Foucault, Habermas, public and private space

Foucault emphasizes the difference between open, readable sexual discourses, and hidden and coded sexual discourses. This coupled with the ("official") relegation of sexuality to the home/parents' bedroom and to the brothel, away from public spaces, made me think of the last pm theorist we read who was also highly concerned with public and private spaces.

public, legitimation, postmodernism


So right, the money question, "What is Postmodernism?". Once again, we see an attempt to make sense of postmodernism in its relation to the project of modernity and the enlightenment, in Lyotard's case in terms of a general failure of unity. The dialogue of "science", both physical and philosophical, becomes one of many language games, and is unable to prove its own legitimacy. With this failure the hegemony of scientific reasoning, or " scientific" knowledge, is destroyed.

be/seem, organization, women

Habermas posits that "public" and the "private" have evolved as unique, adaptive terms following the inception of their use in Greek everyday life; the re-definition of these words over the course of subsequent historical periods has been a) largely ignored and b) underanalyzed.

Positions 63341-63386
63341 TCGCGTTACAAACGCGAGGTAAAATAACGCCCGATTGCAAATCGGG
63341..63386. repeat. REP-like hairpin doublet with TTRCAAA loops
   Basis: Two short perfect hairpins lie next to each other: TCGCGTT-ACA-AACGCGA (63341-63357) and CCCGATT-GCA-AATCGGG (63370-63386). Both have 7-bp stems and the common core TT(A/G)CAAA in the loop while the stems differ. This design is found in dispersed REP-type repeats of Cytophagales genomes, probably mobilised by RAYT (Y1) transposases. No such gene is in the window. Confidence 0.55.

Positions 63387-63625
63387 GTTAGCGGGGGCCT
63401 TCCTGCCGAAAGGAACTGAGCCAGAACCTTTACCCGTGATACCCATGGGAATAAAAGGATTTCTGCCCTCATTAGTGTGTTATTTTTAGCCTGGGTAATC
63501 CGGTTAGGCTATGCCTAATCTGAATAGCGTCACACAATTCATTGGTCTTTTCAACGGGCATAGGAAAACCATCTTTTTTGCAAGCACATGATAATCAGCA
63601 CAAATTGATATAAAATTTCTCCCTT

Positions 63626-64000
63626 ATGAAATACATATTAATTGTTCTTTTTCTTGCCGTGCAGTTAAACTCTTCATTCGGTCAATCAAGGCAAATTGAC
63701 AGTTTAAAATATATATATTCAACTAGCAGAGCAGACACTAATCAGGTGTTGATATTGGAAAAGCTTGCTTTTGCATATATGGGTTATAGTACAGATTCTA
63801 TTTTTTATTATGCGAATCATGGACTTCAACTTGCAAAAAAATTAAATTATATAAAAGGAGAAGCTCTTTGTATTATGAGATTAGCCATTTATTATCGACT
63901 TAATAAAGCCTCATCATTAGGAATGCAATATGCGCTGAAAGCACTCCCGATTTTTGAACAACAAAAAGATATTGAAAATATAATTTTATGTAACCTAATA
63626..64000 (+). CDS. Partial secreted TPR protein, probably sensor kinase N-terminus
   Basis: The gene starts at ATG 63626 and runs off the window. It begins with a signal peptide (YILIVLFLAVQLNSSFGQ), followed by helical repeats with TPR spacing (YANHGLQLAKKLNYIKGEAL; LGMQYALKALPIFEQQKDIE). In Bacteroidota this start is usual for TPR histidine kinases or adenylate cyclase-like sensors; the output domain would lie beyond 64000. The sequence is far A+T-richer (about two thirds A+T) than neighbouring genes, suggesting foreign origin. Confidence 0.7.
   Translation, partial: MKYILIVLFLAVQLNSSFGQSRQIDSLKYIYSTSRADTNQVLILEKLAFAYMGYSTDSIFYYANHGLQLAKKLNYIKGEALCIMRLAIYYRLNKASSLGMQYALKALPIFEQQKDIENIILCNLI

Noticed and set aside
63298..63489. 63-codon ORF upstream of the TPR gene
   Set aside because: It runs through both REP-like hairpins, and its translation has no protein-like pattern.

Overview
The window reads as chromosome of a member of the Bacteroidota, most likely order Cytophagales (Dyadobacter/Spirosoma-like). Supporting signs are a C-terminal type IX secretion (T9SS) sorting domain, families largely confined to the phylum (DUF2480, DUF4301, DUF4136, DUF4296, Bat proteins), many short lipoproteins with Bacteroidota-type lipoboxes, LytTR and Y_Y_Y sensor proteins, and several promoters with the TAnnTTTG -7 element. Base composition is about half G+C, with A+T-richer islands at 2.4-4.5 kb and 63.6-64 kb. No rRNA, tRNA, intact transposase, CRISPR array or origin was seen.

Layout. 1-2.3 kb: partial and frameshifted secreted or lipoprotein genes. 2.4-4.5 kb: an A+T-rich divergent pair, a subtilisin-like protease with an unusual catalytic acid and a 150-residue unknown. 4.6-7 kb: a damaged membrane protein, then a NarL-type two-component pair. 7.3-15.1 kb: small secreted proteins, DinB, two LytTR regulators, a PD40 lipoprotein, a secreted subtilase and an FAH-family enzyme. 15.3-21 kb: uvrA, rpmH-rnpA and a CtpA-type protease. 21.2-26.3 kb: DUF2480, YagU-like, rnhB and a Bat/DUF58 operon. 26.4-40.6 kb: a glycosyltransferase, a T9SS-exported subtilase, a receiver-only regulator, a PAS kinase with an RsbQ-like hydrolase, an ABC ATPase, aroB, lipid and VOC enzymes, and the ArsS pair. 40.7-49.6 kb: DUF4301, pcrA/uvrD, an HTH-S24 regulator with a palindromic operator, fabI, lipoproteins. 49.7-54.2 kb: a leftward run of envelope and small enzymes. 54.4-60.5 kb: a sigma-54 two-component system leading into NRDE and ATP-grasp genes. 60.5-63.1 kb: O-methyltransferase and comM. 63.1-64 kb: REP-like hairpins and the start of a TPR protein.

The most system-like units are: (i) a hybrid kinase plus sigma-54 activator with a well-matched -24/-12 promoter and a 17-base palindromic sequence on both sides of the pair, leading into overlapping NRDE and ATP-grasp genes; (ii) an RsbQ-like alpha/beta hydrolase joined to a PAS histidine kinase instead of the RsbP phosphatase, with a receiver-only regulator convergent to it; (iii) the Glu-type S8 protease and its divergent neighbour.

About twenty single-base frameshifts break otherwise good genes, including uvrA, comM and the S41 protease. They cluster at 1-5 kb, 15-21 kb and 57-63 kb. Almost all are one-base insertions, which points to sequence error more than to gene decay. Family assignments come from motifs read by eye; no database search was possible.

I finally got through all three sections of the Habermas' reading (pat on back). One thing I realize is that the last section of the reading seems to mirror the ideas of Adorno and Horkheimer.

In the second section, he details a public sphere that is composed of intellectuals engaged in critical debate. Rationality and reason are their tools which they use frequently in the salons and the coffeehouses. Eventually, their debates transfer over to the political sphere where they can be used to change society.

That is so postmodern...

Habermas begins his paper with the idea that our sense of modern is liquid. "With varying content, the term "modern" again and again expresses the consciousness of an epoch that relates itself to the past of antiquity, in order to view itself as the result of a transition from old to the new." (Habermas p.3) Modern, according to this definition, is not a set time period, but a sense of the current age. What is modern now will be antiquated at some point in the future. With that in mind, how does anything become postmodern?

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